September 24 – 30: “Thrillers are known for their grand, loud, all-out climaxes. How do you set them up?”

This week ITW Members Tess Gerritsen, Steven James, J. H. Bográn, M.R. Gott and Jeff Carlson discuss climaxes…in thrillers: “”Thrillers are known for their grand, loud, all-out climaxes. How do you set them up?”


Trained as a medical doctor, Tess Gerritsen built a second career as a thriller writer. Her 24 novels include the Rizzoli and Isles crime series, on which the TV show “Rizzoli & Isles” is based. Among her titles are THE SURGEON, ICE COLD, and THE SILENT GIRL, and the upcoming LAST TO DIE. Her books are translated into 37 languages and more than 25 million copies have been sold. She lives in Maine.

M.R. Gott, the author of WHERE THE DEAD FEAR TO TREAD and the forthcoming sequel WHERE THE DAMNED FEAR REDEMPTION, is a resident of New Hampshire, content with his wife, two cats and a dog, while his controlled imagination produces spine-chilling works, leading readers to self-knowledge. With disciplined skill, Gott binds disparate scenes of truth flashing across his “imaginaire” into a coherent whole achieved through “outlining and mapping the series of events and character’s growth”, followed by rigorous editing. Aside from writing, M.R. enjoys strong coffee, dark beer, red wine, and fading light.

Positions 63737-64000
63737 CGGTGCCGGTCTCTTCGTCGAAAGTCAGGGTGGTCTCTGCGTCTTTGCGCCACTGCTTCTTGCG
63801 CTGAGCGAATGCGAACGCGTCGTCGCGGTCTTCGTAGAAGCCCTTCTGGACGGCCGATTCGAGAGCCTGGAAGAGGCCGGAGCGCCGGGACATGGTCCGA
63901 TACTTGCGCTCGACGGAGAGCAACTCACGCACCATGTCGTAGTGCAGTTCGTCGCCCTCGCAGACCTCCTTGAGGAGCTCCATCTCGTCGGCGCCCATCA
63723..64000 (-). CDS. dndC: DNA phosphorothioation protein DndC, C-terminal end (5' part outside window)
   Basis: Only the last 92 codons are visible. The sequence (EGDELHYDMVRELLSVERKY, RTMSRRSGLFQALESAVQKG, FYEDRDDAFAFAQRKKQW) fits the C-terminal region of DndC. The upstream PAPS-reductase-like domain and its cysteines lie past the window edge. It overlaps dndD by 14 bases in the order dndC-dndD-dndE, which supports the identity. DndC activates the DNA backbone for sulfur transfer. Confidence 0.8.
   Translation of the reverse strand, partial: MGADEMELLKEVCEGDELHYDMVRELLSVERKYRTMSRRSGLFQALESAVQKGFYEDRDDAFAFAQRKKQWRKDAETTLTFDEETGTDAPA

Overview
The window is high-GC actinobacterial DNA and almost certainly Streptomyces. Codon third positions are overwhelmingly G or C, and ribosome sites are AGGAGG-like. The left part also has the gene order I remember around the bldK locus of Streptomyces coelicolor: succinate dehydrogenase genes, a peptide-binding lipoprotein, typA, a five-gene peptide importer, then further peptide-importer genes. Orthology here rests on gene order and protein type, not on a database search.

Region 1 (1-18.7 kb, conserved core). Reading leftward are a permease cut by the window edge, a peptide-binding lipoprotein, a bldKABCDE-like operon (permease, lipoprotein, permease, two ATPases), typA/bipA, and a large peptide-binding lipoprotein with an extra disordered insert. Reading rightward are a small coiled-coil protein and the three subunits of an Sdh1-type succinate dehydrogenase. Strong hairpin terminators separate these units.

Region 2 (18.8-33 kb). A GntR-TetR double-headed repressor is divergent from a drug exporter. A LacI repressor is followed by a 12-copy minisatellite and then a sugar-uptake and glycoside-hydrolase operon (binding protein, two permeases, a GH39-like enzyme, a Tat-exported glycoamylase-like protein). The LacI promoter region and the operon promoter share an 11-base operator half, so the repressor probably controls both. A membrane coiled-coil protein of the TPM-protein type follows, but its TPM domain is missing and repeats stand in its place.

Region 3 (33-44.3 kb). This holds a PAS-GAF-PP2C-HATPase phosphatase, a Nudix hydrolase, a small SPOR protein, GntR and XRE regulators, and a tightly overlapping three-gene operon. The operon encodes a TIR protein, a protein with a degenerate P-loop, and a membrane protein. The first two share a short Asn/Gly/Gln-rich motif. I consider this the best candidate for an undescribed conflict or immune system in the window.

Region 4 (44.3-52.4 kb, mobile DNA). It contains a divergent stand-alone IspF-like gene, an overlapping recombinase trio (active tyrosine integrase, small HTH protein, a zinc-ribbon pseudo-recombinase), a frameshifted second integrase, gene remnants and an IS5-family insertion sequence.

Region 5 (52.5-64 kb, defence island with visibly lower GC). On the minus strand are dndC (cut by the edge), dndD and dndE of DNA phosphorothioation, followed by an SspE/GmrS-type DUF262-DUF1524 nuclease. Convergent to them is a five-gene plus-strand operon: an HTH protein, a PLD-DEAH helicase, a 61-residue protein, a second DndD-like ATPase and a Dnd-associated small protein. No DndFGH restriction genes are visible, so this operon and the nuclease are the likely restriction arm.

J. H. Bográn, born and raised in Honduras, is the son of a journalist. He ironically prefers to write fiction rather than fact. José’s genre of choice is thrillers, but he likes to throw in a twist of romance into the mix. His works include novels and short stories in both English and Spanish. He’s a member of the International Thriller Writers where he also serves as the Thriller Roundtable Coordinator. His short story fantasy fiction, DEEDS OF A MASTER ARCHER, will be released in September. You can find him on Twitter @JHBogran, Facebook and Blogger.

Steven James has penned 30+ books including the award-winning Patrick Bowers series. He has received wide critical acclaim for his work including two Publishers Weekly starred reviews and three Christy Awards. His thriller The Queen won a 2012 ECPA Award and a 2012 Christy Award. Steven is an active member of International Thriller Writers, the Authors Guild, Mystery Writers of America, and International Association of Crime Writers. He is a contributing editor to Writer’s Digest and has taught writing and storytelling principles on three continents. He lives in Tennessee with his wife and three daughters.

Jeff Carlson is the international bestselling author of Plague Year and The Frozen Sky. To date, his work has been translated into fifteen languages worldwide. Readers can find free fiction, videos, contests, and more on his web site at